Sometimes it’s an insert from a laptop or a phone, or we shot in Canada and it was pretty cold, and then when people are breathing, you can see fog coming out of their mouths because it’s still cold, and we need to remove that. It’s a reality when we’re shooting that these things happen.

I’ve seen shots where it’s supposed to be snowing, and then it didn’t snow. We had to put digital snow. It was February, and the client was sure there was going to be snow here, because every year there’s snow. But the week they come to shoot, there’s none. So we had to add that back in. 

I mean, I have removed panties, I have added panties, I have removed nipples, added a bra on – you would never know. From slimming of a waist to boob enlargement, you name it. Things you see on screen that do not call for VFX, there’s one or two VFX shots there. 

Sometimes people are on set and they shoot in front of a green screen. We could go by the ocean or we could go on a skyscraper to see landscapes, but it’s much safer and much quicker to just shoot in a studio on a green screen and a wind machine and pretend we’re outside. We comp it, and you’ll never know the actress was not there. 

Studios are resorting to these solutions because we’ve been doing VFX for more than 20 years, so we know how to do it. The margin of error is slim to none. I tell you it’s going to be this amount of money, it’s going to be that amount of money. Now every DP knows how to shoot and light a green screen. Whereas, if you go on set on a beach day with an actress, everything is possible. It’s just money clocking every minute. Shooting in a studio with green screen isn’t like that. It’s much, much easier when planning.

GUM: If you’re watching movies you haven’t worked on, can you tell where the effects are?

LB: To be honest, five years ago I could tell every single effect being done. But today, the film I’m working on, where I’m looking at a fresh render of our superhero, and there’s the real one and there’s a fake one, I cannot tell the difference. I know that the right one is the CG one, and the left one is the actress. But if you’re looking at them, they’re identical. There’s no way my eyes could see it. 

When the effects are not well-done, I’ll spot them right away. Maybe you won’t, but I will. But if the effects are the standard and quality that these movies from Fox and Warner Brothers and Disney come out with, you can’t tell. We’re there now. I remember ten years ago when we saw the first CG models and the first characters that looked real, we were like, “Wow, it looks so good,” but we still could tell. Now it’s really, really hard. 

If you look at Superman vs. Batman and all these movies, the actors, they act. But every time they are in an action scene, everything’s redone. You can never tell. You would think it’s the actor, and maybe they did green screen, or that the evil monster is for sure CG, but you would assume that the character is the character. But often they’re not. They’re just literally CG double replacements. I mean, when you act and you scream, you’re not always looking so great. With a CG model, we control everything. Often it’s like, “Yeah, she’s gonna look better if we replace her.” So we end up replacing her.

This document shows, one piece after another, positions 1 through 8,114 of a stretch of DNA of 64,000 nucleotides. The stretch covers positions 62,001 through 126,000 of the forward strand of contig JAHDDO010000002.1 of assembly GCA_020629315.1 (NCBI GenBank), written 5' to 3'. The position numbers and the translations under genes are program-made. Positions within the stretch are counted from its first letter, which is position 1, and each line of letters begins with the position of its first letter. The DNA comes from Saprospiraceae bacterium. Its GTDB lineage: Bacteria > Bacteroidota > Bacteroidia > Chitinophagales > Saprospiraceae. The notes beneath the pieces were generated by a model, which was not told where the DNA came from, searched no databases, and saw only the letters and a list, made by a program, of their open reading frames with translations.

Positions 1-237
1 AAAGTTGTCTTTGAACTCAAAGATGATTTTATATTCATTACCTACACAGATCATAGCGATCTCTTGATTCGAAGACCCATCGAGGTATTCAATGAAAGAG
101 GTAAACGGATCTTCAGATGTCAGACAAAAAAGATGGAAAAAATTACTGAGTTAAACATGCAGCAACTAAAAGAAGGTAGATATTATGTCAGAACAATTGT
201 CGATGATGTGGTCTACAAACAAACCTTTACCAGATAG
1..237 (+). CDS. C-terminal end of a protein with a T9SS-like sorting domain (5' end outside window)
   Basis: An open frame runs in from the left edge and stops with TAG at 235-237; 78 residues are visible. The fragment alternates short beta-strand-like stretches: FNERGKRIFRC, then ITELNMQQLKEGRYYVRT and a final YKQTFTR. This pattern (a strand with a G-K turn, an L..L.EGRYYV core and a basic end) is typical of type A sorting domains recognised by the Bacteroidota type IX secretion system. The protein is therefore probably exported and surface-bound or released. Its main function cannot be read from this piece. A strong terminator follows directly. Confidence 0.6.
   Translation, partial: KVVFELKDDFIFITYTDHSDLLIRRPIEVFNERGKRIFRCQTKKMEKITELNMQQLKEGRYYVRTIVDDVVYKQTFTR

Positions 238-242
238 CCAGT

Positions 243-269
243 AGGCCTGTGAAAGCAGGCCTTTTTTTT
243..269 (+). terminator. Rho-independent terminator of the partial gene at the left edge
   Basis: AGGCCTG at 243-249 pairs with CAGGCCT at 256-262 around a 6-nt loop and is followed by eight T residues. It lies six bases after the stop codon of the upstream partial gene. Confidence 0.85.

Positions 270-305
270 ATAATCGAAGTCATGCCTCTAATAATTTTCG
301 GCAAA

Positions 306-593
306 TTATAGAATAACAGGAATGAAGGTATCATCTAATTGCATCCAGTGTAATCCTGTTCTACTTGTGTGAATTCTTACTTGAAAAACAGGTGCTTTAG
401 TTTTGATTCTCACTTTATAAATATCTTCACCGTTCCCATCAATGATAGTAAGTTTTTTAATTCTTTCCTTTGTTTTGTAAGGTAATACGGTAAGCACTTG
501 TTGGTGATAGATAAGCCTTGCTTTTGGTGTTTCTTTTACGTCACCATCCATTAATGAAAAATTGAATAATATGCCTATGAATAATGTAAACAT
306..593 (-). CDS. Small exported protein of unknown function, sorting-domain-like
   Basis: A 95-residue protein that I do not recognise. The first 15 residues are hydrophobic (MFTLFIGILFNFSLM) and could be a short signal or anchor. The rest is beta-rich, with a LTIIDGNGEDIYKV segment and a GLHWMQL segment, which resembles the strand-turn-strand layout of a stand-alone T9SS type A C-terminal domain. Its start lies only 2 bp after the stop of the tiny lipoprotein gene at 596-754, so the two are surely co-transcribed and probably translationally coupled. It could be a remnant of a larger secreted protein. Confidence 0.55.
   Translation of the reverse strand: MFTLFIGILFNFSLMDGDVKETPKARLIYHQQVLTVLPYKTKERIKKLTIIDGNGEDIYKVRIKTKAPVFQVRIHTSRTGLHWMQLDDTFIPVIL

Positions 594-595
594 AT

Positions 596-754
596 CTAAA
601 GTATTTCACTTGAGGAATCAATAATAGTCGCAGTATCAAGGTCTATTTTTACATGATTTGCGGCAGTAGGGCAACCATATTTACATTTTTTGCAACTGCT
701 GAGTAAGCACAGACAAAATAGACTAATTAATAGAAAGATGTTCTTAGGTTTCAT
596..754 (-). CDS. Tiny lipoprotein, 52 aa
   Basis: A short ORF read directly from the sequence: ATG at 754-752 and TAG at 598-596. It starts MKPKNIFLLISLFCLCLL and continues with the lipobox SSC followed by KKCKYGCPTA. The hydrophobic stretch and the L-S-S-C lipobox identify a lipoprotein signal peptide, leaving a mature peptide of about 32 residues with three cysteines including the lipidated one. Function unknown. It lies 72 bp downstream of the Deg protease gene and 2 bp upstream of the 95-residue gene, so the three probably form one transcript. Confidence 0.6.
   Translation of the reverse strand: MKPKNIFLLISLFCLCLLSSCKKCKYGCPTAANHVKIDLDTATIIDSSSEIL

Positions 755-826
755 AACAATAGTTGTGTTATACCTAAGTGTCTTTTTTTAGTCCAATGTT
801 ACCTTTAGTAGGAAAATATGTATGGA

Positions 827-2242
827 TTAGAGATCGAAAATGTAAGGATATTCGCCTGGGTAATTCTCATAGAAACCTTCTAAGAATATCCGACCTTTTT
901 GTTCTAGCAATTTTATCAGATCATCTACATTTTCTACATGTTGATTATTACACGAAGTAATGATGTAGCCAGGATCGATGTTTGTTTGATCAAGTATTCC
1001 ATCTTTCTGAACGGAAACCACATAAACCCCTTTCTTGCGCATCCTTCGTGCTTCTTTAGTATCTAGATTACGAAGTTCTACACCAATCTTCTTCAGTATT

GUM: While you’re doing all this, you have a second career as a food truck operator. How do you balance those things?

LB: I guess I’m a workaholic. I’m single, I have no kids. I need to have babies and wives and mistresses in my everyday life – that’s what I like to call these things. 

I used to be involved in roller derby, and I met my business partner there. We had this idea that Montreal was missing a local place where all the queers and the hipsters and the dirty people could hang out. We wanted to open a bar like that, really just for fun. It was very successful for three years. And out of that bar came the first food truck because the city of Montreal lifted the ban on food trucks that had been here for over 30 years. So when we saw that the city was looking for food trucks, we just went ahead and got one. The food truck was up and running two months after we got our permit. It was this quick. Eventually, it was a more profitable business, and a lot less headaches – and hangovers – to operate a food truck as opposed to a bar. We decided to sell the bar and buy a second food truck, and now we have a third one. 

Obviously have partners in those ventures. One of them is my right hand man. We’ve been working together for fifteen years, and we’re also best friends. We owned the bar together, and we own the trucks together. We don’t operate them full-time. 

I like to get my hands dirty. So I just build the truck with my partner. But once the truck is out on the street, then I let my other two partners work full time on the truck. One is more management, and one is the chef in the kitchen. We try to meet quarterly, and I try not to micromanage them. We’re on our third truck now and I think ideally we’d like to have a fourth one next year. 

GUM: What qualities do you like in a studio? What does it have to have for you to feel comfortable?

LB: Our business is a lot about people. It comes down to the level of comfort. It doesn’t take long for me to meet somebody and know right away whether it’s going to click or not – as a client, friends, relationship, whatever. If I’m going to take your vision and put it to film, we need to see eye to eye. We need to have the same language.

GUM: Of all the effects you’ve overseen, what’s the one thing you look at and you’re like, I can’t believe I did that?

LB: I think Wonder Woman is great. I’m proud of her. I like her as a feminist icon. I totally identify with her. I’m a woman, and my VFX supervisor on the film is a woman. I’ve never worked with a female VFX supervisor. It’s the first movie to be directed by a woman that has a budget of over $100 million. It’s going to be a huge thing.